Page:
David Bowie sings Bob Dylan
“His albums have a great class to them, even those albums where he is actually playing songs of long-dead blues singers. His writing, his song texts, leave me speechless. “
– David Bowie (about Bob Dylan, 1997)
David Bowie have always talked about Dylan with great respect. Bob Dylan has maybe not been the biggest influence on his music, but he has sung some of his songs both live and in studio. I found some fine versions of, Like a Rolling Stone, Maggie’s Farm and Trying to get to heaven. Mick Ronson a long-time Bowie friend and collaborator was also a part of Dylan’s Rolling Thunder tour.
He has also played Don’t think twice it’s all right and She belongs to me (I’ve read somewhere) but I could not find an upload of them anywhere.
Trying to get to heaven
Recorded during the mixing sessions for Earthling in 1998.
Bowie’s version of “Tryin’ to Get to Heaven” (which, at least in its circulating edit, cuts Dylan’s second verse and squeezes the fourth and fifth into one incoherent lump) is, essentially, a first draft of what would become Hours. The take begins somber and ashen enough. Yet the circularity of Dylan’s singing on “Tryin’”, conveying a journey undertaken but never in danger of ending, seemed to frustrate Bowie: he needed a narrative.
So in the “people on platforms” verse, Bowie builds to a manic desperation, as if he has to make an eleventh-hour sale or he’ll be sacked by his proprietor. We get a rattled “cha-hay-hay-hain,” a squeaked-out “looose,” the creaking onomatopoeia of “cloowwoose the door,” and a gargle. Having made a hash of Dylan’s last verses, Bowie latches onto a line as if he’d drawn it by lot to torture: “I’ve beeen! to Sugar Town-I shook! the su!gar down!” Dylan sang those words with an earned swagger, like a spendthrift man recalling a spent-out life. Bowie sang them as if he was just passingly familiar with the English language.
– Pushing ahead of the Dame
Maggie’Farm (live) – Tin Machine
“Maggie’s Farm” was recorded by Tin Machineat La Cigale, Paris, on 25 June 1989 and was released as a double-A-sided single with “Tin Machine” in September the same year:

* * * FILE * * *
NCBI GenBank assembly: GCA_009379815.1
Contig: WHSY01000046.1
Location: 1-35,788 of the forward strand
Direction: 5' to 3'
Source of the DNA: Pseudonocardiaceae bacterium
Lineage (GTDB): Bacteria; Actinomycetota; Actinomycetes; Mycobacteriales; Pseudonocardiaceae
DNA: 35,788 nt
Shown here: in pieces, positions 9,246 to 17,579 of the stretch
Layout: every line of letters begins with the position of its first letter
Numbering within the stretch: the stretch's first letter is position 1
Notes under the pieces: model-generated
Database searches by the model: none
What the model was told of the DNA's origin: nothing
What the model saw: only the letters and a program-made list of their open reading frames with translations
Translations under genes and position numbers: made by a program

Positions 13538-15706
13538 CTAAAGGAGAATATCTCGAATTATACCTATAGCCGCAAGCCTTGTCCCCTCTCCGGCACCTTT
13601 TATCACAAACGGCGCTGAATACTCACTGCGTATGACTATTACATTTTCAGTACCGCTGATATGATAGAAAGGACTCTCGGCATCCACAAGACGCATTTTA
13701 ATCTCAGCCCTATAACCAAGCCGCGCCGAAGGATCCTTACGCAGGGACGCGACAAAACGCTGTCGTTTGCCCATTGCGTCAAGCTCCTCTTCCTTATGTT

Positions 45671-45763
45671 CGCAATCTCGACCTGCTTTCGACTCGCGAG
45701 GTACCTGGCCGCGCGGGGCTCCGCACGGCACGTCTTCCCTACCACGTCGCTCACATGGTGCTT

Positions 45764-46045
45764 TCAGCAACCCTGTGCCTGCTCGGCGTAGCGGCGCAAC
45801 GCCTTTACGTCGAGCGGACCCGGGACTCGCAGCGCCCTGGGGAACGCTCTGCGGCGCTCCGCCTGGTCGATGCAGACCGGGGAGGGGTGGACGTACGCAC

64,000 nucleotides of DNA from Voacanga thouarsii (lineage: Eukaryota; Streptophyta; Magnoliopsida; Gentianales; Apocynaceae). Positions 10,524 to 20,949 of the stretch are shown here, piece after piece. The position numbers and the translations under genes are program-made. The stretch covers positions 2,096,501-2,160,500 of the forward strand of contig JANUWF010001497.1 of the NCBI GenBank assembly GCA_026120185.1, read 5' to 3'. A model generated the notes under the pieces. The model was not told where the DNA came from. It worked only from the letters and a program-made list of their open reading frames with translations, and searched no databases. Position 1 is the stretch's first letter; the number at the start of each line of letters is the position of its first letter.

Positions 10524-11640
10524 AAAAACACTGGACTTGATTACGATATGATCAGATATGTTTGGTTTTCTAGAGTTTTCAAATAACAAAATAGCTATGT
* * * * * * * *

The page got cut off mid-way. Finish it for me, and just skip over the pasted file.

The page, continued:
Like a Rolling Stone – Mick Ronson/David Bowie.
David Bowie learnt that Mick Ronson was making a new solo record in 1992, Heaven and Hull. Bowie sent a box of tapes to Ronson. Mick Ronson was not very happy with the songs he got, with the only remotely ok track being David Bowie’s version of Bob Dylan’s “Like a Rolling Stone,” which hailed from one of his creative lows, the demo sessions with Bryan Adams’s band, 1988. Ronson overdubbed as much guitar as the tape could take. I think it turned out “ok’ish”:
“He was just. . .there, he’d play what he wanted to play. He’d come in and do his numbers. He did what he had to do and he did it well and quickly. He maybe wouldn’t get too involved otherwise. I mean, he wasn’t pulling any big star trip. He doesn’t have to. He doesn’t have to say anything. With Bob, you just know. If there was something he was looking for in a song, you’d try to find it without being told. And that’s the thing about Dylan. I’d follow him anywhere, no questions asked. That whole tour was this huge, huge adventure. A real treasure hunt. There was Joan Baez. McGuinn. Ginsberg – he’s a grand lad, is Allen. There was Dylan. And there I was, too. For a lad from Yorkshire like meself, it were truly out of this world.”
– Mick Ronson about Bob Dylan and The Rolling Thunder tour (Uncut)